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Expedition Essentials: Backpacking Gear

Fall backpacking means less crowds, more colors, and better opportunities for trekking without summer's heat or bugs. Before you reach the trailhead, be sure to pack in these 10 essential gear items for your next backpacking adventure.


In the survivalist competition show “Alone” - which we highly recommend you binge if you haven’t been converted already - each contestant is allotted only 10 items for the duration of their isolation in the wilderness. Yes, that’s extreme, even in spite of each contestant’s standing as an expert survivalist. However, to kick off our #ExpeditionEssentials series, we want to provide our own top 10 list of essential gear for any backpacking venture into the backcountry.

Please note that there are several extremely important factors to consider when preparing for any backcountry expedition. These include the expected length of your trip, climate, your fitness level, pack weight, access to water, and whether you will be hiking solo or with a crew (if with a crew, also factor in their backpacking experience levels).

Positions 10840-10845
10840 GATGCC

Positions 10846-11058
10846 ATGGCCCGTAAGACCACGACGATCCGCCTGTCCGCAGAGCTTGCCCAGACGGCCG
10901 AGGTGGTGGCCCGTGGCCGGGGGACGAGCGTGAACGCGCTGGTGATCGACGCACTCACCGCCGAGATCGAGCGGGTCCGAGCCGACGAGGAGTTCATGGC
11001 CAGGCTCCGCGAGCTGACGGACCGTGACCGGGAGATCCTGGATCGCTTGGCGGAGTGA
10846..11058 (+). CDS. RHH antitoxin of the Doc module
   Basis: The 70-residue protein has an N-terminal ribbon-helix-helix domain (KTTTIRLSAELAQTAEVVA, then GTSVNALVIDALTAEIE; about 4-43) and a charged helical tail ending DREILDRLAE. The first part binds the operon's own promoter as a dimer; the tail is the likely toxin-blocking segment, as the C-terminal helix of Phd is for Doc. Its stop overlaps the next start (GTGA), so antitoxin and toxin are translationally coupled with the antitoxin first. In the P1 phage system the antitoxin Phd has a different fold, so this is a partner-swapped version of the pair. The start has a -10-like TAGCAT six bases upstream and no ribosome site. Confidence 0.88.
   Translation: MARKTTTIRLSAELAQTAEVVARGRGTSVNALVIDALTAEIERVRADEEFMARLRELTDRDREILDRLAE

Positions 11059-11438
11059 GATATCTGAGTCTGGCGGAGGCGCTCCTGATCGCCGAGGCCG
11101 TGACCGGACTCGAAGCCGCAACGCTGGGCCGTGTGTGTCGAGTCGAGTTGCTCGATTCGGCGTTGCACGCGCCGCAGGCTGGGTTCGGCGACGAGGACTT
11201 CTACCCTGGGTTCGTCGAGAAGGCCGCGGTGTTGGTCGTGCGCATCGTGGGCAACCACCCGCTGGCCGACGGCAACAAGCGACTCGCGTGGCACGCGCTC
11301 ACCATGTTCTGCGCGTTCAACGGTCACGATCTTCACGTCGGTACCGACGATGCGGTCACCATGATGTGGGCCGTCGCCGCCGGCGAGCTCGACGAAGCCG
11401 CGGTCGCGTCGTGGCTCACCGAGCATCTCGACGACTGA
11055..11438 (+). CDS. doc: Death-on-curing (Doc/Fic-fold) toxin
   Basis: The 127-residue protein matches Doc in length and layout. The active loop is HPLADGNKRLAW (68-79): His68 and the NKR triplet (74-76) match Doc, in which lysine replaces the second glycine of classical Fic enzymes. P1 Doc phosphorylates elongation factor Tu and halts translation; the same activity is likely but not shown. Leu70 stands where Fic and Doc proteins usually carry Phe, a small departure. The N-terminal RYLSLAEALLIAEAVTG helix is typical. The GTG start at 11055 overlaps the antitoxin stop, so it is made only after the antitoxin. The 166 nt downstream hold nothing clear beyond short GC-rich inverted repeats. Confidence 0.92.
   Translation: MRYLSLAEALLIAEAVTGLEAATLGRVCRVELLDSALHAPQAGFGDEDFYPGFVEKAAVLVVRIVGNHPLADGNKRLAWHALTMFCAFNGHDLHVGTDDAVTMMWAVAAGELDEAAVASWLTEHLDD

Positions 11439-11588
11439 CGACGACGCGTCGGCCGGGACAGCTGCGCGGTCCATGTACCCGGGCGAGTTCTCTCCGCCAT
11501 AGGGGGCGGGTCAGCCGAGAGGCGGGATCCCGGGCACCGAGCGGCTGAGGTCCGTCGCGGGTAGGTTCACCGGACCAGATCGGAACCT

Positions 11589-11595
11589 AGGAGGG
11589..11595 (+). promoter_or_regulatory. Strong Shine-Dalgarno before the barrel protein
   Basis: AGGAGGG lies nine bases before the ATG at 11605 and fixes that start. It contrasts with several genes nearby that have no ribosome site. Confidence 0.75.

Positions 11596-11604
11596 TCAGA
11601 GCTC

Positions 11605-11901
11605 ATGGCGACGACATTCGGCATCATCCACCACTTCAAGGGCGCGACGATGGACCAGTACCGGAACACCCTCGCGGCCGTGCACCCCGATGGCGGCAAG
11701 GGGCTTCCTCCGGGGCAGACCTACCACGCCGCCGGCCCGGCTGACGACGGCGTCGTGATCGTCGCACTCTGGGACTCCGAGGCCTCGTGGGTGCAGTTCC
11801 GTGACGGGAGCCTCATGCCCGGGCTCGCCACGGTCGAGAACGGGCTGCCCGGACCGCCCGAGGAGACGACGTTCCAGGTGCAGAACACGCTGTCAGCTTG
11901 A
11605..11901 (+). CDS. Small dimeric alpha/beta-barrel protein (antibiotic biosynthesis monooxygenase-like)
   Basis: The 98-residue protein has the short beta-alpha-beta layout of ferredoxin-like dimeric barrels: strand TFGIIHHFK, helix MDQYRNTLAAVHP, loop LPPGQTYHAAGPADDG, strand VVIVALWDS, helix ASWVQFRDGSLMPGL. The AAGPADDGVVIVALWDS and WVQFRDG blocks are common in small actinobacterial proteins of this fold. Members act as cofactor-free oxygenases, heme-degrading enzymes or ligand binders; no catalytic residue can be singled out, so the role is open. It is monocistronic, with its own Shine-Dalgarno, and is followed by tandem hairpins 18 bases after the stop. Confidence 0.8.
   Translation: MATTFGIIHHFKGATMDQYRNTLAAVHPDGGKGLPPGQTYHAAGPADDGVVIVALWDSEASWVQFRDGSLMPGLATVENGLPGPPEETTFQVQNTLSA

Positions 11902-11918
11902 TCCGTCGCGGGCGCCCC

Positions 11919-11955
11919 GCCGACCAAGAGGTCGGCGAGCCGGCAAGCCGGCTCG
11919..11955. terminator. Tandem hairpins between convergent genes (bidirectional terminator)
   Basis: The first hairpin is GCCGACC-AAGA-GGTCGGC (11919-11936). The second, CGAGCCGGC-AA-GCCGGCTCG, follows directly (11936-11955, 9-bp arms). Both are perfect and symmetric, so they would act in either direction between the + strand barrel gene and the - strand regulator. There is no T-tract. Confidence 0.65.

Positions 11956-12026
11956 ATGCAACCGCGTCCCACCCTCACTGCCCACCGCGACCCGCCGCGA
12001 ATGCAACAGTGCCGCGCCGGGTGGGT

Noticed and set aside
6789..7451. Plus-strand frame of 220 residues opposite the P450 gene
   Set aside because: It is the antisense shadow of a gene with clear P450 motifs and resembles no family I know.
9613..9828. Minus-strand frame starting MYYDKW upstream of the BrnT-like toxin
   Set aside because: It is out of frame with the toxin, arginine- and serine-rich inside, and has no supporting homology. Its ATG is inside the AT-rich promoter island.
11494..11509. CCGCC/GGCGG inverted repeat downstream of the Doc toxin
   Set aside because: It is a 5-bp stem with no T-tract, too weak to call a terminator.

These 10 items are intended to cover your bases regardless of these factors, but you should absolutely feel free to substitute, omit, or supplement these items if circumstances dictate otherwise. Also, we have omitted essential clothing items, including hiking boots or shoes, since we assume you will not be backpacking on “Naked and Afraid.”

Without further ado, here are our top ten essential backpacking items:

1. Backpack

Spoiler alert: if you’re heading out on a backpacking trip, you’re going to need a good backpack to get the job done. When selecting a good backpack - especially your first pack - we highly recommend that you visit a reputable retailer like REI to get one fitted for you. Your backpack should be lightweight (2-5 lbs), hold anywhere from 30 to 70 liters depending on the length of your trip, and fit comfortably on the hips and in the shoulders. Other specifications to consider include a backpack’s padding, ventilation, access, pocket, and water reservoir features.

Bonus item: Daypack. Smaller daypacks are very useful for shorter trips out of basecamp, such as a quick summit venture or supply run. Several newer backpacks even feature removable daypacks that are designed directly into their top lid or reservoir pocket.

2. Lightweight Shelter